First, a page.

Growth Hormone in Skin Care

Companies always trying to invent new anti aging ingredients. Aside the basics like retinol, alpha, beta hydroxy acids, sunscreen, there are those other ingredients like Growth Hormone, DNA, Stem Cells, peptides.

Let’s look what is growth hormone in skin care? Is it worth it?

Growth hormone fuels childhood growth and helps maintain tissues and organs throughout life. It’s produced by the pea-sized pituitary gland — located at the base of the brain. Beginning in middle age, however, the pituitary gland slowly reduces the amount of growth hormone it produces.

Growth factors are proteins that regulate cellular growth, proliferation and differentiation under controlled conditions. They play an essential part in maintaining healthy skin structure and function.

Growth factors are secreted by all cell types in the epidermis and dermis including keratinocytesfibroblasts and melanocytes.

This natural slowdown has triggered an interest in using synthetic human growth hormone (HGH) as a way to stave off some of the changes linked to aging, such as decreased muscle and bone mass.

If you’re skeptical, good. There’s little evidence to suggest HGH can help otherwise healthy adults regain youth and vitality. Alternatively, HGH treatments may increase the risk of other medical conditions. Experts recommend against using HGH to treat aging or age-related conditions.

There’s debate among dermatologists as to whether topically applied growth factors can penetrate the skin enough to be effective. It has been asserted that growth factors have a large molecular size that prevents them from entering the epidermis. However, several clinical studies, over the past 15 years, have highlighted the benefits of topically applied growth factor products showing improvements in the appearance of fine lines, wrinkles, texture, and discoloration. Combinations of growth factors with antioxidants (eg, vitamin C) and peptides (eg, cytokines) tend to show results sooner, typically within 4–8 weeks.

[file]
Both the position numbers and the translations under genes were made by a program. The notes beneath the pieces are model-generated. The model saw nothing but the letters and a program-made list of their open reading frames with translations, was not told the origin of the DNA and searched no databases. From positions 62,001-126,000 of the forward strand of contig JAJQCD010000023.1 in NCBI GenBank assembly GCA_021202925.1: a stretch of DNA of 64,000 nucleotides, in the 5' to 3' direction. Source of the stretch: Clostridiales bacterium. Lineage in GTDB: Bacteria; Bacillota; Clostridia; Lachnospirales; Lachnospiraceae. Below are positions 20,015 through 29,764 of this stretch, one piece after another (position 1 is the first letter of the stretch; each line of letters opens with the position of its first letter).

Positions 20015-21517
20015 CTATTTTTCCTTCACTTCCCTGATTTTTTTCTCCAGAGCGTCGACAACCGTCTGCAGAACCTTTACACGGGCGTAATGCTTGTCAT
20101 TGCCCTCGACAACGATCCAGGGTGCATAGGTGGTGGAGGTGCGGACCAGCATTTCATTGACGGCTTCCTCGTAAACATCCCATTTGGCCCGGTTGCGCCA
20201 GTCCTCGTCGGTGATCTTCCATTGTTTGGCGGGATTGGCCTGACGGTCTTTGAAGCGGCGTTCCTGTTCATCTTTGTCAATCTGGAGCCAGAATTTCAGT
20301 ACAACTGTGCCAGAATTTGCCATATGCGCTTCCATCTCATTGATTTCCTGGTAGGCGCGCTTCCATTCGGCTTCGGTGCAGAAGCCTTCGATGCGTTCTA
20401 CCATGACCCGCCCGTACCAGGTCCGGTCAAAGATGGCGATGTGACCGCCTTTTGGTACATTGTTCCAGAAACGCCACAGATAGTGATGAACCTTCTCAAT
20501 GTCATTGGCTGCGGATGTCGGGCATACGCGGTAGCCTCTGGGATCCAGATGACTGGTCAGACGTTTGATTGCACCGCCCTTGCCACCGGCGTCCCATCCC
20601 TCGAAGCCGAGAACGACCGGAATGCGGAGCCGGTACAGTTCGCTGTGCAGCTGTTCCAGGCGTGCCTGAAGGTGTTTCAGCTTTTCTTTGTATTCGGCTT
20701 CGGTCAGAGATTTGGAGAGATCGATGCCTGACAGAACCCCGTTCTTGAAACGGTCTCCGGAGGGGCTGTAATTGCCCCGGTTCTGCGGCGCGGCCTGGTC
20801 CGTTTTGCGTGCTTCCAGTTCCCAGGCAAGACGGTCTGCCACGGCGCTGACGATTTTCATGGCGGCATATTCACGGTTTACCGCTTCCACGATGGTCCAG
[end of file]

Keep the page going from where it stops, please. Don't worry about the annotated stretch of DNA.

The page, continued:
It has been hypothesized that when growth factors are applied to the skin in high concentrations, a  small fraction penetrates the superficial epidermis, and initiates a communication chain that leads to stimulation of dermal fibroblasts to produce collagen.

Advances in biotechnology over the past decade have created multiple sources of growth factors. They can be derived from several different human cells grown in a laboratory (skin cells, bone marrow stem cells, fat stem cells), extracted from one’s blood (PRP – Platelet Rich Plasma), or bioengineered from non-human sources such as snails and some plants. However, fat stem cells are likely to produce growth factors that help the functioning of fat cells, and bone marrow stem cells are likely to produce growth factors that improve the functioning of the bone marrow.

Ideal growth factors for the skin would be produced by fibroblasts.

Most of the research on human growth factors for skin has looked primarily at the issue of wound healing, and at short-term use. Much remains unknown at this time, especially regarding long-term risk or stability, when growth factors are used in cosmetics and applied to the skin. Well-controlled clinical studies are lacking.

In my opinion growth hormone in skin care is a debatable ingredient.

If there is skin care cell, it could possibly increase the growth of it potentially?

I think sticking to true and tested ingredients that are safe for sure is always the best. 

Brilliant Massage & Skin,

Burlington, Vermont